The controller determines whether a residual sound record associated with the sound is stored (step 505). A residual sound record is an indicator that a sound, meeting a frequency pattern, occurred within a period. The residual sound record includes time information, for example, a time-out value associated with a frequency pattern may be set when the sound last occurred, and may expire after a preset duration. Thus, the time-out value, by virtue of being associated with the sound, is a residual sound record associated with the sound. When the time-out value expires, the residual time record is unstored or otherwise unallocated for the reason that time information ceases to be available.
An alternate form of a residual sound record is a pair of fields associated together. The first field is a sound identification for frequency information that the sound matches. A sound identifier is an identifier that is associated with a preset criterion, such as an envelope of frequency levels. The second field is a time at which the match occurred. A hysteresis period is a period that follows the identification or matching of a sound, wherein a device disregards further matches, and the device inhibits making further alerts or responses to the apparently same sound. The hysteresis period completes after a preset period expires following the last matched comparison of the sound.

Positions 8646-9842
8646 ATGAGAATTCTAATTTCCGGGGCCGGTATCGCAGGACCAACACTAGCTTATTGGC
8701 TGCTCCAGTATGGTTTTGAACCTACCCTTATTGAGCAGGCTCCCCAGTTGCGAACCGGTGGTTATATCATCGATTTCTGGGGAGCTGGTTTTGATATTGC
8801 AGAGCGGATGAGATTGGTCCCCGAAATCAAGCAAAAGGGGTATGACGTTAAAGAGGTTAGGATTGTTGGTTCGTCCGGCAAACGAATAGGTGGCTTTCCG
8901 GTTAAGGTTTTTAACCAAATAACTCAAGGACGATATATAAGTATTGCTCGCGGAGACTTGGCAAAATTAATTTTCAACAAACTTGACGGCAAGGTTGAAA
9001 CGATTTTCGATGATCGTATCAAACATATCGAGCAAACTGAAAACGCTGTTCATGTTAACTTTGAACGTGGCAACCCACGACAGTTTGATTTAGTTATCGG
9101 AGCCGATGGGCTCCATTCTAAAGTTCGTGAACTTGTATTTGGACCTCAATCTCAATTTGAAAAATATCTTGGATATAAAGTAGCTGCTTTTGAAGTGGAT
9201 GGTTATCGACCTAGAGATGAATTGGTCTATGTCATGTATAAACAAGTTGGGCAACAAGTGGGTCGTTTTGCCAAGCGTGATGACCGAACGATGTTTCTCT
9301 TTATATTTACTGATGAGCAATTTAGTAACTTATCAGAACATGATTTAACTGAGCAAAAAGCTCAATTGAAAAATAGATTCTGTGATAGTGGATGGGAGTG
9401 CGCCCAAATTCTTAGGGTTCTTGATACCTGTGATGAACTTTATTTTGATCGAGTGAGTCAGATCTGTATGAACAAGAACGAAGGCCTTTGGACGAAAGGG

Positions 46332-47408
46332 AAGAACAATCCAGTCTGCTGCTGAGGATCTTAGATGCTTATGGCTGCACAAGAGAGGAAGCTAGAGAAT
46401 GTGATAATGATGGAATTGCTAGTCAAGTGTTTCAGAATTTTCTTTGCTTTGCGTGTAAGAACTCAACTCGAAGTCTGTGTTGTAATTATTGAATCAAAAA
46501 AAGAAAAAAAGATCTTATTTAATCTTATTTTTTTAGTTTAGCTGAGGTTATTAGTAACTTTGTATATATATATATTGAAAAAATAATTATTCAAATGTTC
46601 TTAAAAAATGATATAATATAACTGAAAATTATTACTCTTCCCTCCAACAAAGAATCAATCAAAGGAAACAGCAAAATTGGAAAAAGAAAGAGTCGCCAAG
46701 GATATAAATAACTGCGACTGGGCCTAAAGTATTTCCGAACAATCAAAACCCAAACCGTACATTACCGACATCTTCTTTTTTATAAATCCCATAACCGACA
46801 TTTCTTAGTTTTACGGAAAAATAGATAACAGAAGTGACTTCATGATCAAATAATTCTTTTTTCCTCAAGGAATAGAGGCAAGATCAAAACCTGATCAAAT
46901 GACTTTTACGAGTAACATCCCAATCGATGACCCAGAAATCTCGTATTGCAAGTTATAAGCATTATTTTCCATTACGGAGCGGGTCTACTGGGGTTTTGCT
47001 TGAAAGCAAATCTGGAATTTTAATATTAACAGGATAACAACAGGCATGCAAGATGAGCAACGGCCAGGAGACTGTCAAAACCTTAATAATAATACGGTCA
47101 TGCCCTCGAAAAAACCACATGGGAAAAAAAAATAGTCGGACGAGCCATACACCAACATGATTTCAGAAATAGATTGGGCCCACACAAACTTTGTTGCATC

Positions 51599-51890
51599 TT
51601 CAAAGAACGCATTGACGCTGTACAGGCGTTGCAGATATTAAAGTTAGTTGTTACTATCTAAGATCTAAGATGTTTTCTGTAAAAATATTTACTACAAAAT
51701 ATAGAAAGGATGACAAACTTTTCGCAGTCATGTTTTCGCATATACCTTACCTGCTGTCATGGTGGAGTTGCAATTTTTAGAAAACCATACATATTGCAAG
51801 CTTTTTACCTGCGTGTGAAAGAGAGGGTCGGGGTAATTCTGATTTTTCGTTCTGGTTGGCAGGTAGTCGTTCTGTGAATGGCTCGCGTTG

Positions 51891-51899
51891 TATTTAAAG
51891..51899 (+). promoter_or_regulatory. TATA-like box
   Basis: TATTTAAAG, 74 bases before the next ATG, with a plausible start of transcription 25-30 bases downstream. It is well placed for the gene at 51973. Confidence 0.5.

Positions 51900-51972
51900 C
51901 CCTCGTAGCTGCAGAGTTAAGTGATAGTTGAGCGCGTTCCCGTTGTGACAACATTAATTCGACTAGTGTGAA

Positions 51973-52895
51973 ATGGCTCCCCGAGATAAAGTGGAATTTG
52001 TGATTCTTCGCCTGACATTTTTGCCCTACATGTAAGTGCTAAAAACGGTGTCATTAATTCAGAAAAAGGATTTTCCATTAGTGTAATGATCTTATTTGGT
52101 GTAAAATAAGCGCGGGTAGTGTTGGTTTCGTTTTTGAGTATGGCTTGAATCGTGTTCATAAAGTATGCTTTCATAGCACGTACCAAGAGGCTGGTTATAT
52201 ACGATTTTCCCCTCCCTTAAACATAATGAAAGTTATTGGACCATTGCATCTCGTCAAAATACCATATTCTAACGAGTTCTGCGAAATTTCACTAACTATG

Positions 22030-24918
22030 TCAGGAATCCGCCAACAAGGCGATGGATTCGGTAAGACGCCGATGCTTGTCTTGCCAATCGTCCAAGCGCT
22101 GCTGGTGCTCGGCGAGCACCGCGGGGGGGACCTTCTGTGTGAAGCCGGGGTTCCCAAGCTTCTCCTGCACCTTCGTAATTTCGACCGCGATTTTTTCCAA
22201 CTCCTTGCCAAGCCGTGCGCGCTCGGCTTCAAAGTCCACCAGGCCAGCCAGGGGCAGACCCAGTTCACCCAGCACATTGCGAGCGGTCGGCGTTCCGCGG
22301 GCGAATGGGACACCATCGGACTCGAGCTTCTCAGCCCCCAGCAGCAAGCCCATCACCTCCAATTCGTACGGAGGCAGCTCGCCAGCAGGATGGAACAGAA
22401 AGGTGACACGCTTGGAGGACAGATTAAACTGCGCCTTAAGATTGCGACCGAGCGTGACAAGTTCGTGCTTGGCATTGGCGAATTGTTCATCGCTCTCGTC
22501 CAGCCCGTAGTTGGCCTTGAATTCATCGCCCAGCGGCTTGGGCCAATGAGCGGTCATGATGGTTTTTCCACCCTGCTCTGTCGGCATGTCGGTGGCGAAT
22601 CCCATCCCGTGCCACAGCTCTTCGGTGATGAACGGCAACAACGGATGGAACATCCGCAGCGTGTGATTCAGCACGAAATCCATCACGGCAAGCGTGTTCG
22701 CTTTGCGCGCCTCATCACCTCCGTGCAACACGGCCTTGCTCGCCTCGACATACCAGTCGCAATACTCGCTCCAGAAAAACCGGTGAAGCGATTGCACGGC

If at step 505, the controller determines that a residual sound record associated with the sound is stored, the controller continues at step 501. If, however, the controller determines a residual sound record associated with the sound is unstored, controller sends an event to the central portal device (step 507). The event is, for example, a distributed sensor identifier and a sound identifier. A distributed sensor identifier is an identifier that is unique among a set of distributed sensors and a common server or receiver with which the set can communicate, for example, a media access control address.
The central portal device may have additional rules to correlate a distributed sensor identifier with a name in microphone column 401 of